Sunday, March 05, 2006

Road trip, again: the deep South

A couple of weeks ago, around the time we signed the contract on the condo, I dragged Justin to Ikea to buy a bunch of much-needed bookcases and some other furnishings. Now the second bedroom has enough floor space that we can use it, and there is space for guests to sleep, if anyone should so wish. The whole day was one of the most traumatic experiences of our marriage, not least because Justin cannot spend five minutes in any store that isn't a bookstore without breaking into hives, but it's all good now.

So Justin decided that since I got to buy a condo and furniture to put in it, he got to go on a road trip. I was too tired after the Ikea experience to debate further whether this was really the most appropriate time. That was probably just as well, because it was a good trip, although interesting in quite a different way from our Southwest trip last summer.

Here is where we spent nights, so you can kind of plot where we went from there:

Day 1: Knoxville, TN
Day 2: Savannah, TN (near Shiloh)
Day 3: Vicksburg, MS
Day 4: Meridian, MS (after a few hours' detour into Louisiana)
Day 5: Columbus, GA
Days 6 & 7: Savannah, GA
Days 8 & 9: Charleston, SC
Day 10: Chapel Hill, NC

I will link to pictures eventually.

Our sightseeing revolved mostly around historical landmarks rather than scenery as in the Southwest: Civil War sites like Shiloh and Andersonville; civil rights sites like Selma and the civil rights memorial in Montgomery; the Natchez Trace, an old road from the Mississippi to the Ohio Valley, in Mississippi and Tennessee. Justin and I have been on a Civil War kick lately, and I learned things about the Civil Rights movement I really ought to have known anyway when I was teaching American religious history a couple of years ago. This is the South with a capital S. You thought I lived in the South, and if being Southern means being within a two-hour drive of a zillion Civil War battlefields, then okay, I live in the South, but this is the real South, and I hadn't been there yet.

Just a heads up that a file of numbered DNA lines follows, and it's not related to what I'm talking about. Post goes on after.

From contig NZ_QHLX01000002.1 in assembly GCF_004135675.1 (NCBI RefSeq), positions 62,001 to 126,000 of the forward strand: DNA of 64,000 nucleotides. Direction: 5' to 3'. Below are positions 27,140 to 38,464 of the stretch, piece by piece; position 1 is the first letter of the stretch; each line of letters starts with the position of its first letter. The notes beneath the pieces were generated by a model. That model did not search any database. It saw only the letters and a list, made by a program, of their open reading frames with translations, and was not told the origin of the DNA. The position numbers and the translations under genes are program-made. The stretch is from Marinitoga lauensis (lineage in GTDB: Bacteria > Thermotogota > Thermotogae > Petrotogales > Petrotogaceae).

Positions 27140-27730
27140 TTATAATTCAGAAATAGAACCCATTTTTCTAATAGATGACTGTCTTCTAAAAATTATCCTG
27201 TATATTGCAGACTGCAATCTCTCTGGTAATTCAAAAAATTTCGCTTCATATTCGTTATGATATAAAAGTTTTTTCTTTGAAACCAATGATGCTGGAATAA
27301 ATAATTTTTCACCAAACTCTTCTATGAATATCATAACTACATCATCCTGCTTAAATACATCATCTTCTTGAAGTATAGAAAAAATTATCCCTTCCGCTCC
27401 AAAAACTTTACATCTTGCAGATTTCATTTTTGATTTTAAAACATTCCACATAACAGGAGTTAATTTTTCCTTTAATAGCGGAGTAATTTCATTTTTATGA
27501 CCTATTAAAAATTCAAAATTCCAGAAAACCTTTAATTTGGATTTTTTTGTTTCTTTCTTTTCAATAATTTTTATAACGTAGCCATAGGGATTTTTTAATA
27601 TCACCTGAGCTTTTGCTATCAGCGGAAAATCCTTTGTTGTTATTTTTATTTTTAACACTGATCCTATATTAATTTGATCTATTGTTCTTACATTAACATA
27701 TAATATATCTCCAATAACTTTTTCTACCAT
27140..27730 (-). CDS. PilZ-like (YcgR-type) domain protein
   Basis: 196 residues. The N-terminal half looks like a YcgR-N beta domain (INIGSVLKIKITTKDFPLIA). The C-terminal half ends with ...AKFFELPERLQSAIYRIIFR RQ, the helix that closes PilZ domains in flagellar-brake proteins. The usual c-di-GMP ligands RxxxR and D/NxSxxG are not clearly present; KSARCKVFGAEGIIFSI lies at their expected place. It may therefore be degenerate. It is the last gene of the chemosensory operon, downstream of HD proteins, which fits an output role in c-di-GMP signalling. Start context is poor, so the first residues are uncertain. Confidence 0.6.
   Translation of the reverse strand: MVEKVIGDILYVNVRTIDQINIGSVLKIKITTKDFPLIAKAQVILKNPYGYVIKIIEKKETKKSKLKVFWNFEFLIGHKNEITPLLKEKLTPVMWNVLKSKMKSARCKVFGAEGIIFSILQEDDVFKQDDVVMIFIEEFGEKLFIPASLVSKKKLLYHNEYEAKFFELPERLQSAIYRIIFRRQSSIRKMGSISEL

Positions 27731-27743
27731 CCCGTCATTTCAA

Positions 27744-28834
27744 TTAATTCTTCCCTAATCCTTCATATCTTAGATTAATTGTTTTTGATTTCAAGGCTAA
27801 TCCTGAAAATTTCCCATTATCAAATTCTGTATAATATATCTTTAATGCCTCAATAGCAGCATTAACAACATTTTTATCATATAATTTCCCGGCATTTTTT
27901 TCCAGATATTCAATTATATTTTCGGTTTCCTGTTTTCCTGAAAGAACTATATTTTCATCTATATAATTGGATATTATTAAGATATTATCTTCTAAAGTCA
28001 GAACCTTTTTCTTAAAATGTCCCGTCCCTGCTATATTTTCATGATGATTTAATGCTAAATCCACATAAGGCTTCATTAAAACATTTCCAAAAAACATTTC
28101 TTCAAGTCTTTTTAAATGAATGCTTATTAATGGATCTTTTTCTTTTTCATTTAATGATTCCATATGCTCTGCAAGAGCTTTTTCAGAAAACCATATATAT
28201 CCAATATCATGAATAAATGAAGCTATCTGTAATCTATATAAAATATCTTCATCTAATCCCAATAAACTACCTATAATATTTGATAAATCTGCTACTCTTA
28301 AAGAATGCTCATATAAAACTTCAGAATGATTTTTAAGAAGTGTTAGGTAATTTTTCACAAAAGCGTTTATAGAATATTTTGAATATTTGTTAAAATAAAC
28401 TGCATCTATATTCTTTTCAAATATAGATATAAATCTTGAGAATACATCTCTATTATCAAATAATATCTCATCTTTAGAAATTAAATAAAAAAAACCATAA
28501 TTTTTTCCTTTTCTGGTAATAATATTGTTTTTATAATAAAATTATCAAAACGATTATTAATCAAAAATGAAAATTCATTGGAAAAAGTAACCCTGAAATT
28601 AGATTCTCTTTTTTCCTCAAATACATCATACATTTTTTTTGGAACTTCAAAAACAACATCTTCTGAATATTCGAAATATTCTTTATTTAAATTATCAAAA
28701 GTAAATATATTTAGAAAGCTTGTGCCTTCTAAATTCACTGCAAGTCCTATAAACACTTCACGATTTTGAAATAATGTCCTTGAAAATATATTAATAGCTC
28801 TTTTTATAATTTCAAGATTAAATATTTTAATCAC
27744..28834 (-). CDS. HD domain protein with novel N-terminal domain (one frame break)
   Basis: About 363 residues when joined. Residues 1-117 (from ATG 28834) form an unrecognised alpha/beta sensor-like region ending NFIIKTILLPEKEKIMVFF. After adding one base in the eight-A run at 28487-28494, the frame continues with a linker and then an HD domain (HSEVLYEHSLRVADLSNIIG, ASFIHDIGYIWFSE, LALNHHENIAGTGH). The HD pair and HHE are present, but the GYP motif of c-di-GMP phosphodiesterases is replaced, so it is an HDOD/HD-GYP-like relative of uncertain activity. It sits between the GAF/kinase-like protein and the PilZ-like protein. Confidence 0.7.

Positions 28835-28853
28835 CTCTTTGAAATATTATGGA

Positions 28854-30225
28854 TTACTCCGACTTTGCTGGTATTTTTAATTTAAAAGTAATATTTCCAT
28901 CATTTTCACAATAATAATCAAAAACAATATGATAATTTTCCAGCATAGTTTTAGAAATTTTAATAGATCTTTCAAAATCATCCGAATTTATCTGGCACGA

1. The people are really nice. People are nice everywhere, basically, except for a few places they're mostly obnoxious, but they are truly nice in the South.
2. The food is wonderful. It is not vegetarian, and it will probably kill you, but it is soooooo good. And what's so great is that the cheaper it is and the more frightening the facilities in which it is prepared, the better it is. My childhood had a severe lack of pulled pork barbecue which I was unable to remedy until I arrived at this latitude. In retrospect, it's probably a good idea we did this trip before Lent.
3. The Mississippi Delta is very flat and even in late winter is filled with lurid colors that exist nowhere else in nature.
4. Go to Charleston. Just do. If money were no object and we could live in any house in any city in the country, I think I'd want to live in Charleston. At least I think so right now.

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